No self judgement, just pure absorption; the joy of colour and the feel of the crayon or felt pen or brush on the paper; the power of creating a world all your own. It’s important to get back in touch with that experience, to take a playful approach to learning art.
As children we can work intuitively, as adults we can layer on top of that what we can learn about how art works: line, form, composition, colour, value, mark-making, surface… Something I call informed intuition. Working in this way gives us the opportunity to experiment with and really get to know our materials before we head into the nuts and bolts of art-making. We can relax, consult our intuitive knowledge and learn to trust it. Ideally this happens all along the way, making the painting: you make a change, a mark, a brush stroke, add a colour or a value, then you pause and consider the next step.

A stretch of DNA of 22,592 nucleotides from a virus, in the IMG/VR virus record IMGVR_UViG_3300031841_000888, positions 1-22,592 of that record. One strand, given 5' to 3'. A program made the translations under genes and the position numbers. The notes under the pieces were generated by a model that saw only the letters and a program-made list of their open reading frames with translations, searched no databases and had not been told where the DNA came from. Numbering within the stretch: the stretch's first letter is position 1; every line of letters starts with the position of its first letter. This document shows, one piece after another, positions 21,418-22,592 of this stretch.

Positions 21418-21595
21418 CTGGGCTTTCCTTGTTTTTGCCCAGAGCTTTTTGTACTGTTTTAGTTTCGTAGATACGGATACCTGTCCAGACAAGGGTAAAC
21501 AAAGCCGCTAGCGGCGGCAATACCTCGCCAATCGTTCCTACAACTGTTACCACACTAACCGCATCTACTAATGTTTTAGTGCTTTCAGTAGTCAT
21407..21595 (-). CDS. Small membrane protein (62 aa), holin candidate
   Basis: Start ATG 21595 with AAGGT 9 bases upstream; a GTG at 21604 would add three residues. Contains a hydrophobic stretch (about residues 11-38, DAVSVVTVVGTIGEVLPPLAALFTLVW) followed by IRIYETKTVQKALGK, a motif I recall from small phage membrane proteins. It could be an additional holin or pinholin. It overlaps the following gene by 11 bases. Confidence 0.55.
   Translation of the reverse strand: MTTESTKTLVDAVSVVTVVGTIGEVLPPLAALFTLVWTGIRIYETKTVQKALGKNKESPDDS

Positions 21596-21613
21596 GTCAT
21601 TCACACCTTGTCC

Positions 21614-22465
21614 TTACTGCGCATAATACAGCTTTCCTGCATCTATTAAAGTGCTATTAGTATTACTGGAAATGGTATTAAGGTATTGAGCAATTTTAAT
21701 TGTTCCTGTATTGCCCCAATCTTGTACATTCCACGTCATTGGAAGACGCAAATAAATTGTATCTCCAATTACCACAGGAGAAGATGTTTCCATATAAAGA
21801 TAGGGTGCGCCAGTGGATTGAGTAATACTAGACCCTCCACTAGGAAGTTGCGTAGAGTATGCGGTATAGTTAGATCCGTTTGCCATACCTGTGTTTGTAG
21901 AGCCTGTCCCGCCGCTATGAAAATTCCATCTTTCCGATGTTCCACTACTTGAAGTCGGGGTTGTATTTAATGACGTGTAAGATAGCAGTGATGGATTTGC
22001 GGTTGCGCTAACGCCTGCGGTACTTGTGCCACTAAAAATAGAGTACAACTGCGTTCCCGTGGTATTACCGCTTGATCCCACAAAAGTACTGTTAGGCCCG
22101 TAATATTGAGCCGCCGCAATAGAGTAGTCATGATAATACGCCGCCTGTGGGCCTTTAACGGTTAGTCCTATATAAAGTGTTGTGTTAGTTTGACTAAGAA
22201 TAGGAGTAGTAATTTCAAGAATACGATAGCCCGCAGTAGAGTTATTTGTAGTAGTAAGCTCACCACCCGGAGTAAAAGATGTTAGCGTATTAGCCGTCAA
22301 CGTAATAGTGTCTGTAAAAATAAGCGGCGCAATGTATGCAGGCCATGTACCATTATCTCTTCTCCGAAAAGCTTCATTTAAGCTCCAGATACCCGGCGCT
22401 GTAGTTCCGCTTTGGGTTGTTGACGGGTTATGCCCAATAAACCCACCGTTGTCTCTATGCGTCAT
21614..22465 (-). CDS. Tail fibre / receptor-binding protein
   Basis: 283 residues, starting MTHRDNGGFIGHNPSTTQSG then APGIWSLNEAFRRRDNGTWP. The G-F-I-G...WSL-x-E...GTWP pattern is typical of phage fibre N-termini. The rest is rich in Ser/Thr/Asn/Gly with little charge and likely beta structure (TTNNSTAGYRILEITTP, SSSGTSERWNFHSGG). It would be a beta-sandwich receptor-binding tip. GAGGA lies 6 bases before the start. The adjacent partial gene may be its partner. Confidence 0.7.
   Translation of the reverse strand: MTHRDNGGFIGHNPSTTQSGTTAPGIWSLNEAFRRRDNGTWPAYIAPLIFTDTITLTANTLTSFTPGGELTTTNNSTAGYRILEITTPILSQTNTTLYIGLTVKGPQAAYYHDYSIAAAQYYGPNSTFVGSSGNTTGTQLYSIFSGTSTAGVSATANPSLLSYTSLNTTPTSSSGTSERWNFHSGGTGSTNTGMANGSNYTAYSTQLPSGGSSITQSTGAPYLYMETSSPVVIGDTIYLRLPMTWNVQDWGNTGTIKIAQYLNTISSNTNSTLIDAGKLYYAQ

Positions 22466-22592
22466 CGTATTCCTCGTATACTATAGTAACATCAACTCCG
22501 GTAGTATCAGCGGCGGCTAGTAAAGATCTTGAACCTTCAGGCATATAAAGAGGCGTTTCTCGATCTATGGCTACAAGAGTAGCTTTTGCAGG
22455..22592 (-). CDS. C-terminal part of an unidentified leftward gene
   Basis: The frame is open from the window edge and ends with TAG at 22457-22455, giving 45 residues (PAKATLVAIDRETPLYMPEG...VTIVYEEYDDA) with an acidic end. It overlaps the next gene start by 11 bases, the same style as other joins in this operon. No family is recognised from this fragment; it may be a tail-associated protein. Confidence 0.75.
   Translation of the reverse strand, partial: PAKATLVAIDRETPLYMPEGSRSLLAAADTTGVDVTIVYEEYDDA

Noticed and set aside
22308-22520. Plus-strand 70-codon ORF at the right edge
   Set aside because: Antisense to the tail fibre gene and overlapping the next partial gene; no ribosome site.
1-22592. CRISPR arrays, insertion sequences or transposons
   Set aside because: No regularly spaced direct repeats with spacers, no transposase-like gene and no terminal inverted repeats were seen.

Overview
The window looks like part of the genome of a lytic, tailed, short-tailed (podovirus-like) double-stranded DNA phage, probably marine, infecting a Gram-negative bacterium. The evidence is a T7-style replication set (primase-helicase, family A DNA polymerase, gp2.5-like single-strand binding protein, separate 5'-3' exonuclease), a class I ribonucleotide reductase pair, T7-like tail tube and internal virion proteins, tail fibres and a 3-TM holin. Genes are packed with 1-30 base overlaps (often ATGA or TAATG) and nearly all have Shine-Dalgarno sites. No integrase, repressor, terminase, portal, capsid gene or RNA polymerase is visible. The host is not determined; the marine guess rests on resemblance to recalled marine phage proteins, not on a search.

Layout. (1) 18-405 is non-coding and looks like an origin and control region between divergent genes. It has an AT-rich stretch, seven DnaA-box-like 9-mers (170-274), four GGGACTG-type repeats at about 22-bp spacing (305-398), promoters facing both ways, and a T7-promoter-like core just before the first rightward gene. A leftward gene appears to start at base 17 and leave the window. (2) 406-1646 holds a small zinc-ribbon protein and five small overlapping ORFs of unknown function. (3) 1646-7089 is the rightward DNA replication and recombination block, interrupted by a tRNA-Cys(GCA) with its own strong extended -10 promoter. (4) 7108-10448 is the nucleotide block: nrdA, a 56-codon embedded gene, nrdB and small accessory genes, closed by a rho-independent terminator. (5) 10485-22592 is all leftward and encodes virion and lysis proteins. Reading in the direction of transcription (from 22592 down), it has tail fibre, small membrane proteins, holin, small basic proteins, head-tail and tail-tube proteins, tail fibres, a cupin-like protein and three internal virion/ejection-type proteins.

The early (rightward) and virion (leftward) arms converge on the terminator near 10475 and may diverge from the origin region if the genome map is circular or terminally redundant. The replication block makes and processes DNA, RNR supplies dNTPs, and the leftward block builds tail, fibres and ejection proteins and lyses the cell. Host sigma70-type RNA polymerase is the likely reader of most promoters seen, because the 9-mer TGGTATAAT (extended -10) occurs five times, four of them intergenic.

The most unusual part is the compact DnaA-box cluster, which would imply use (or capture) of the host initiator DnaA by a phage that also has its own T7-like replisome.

In fact-- the process for me is a constant interchange between intuition and more directive, intentional decisions. Making art is usually solitary and sometimes lonely. I have found a lively community in my students and I try to nurture a sense of “place” for them in my courses. As a self-taught artist who has been painting for over thirty years, I can relate to both the dream of making the paintings we see in our minds, and the frustrations of mastering the tools, techniques, and mindset to achieving them.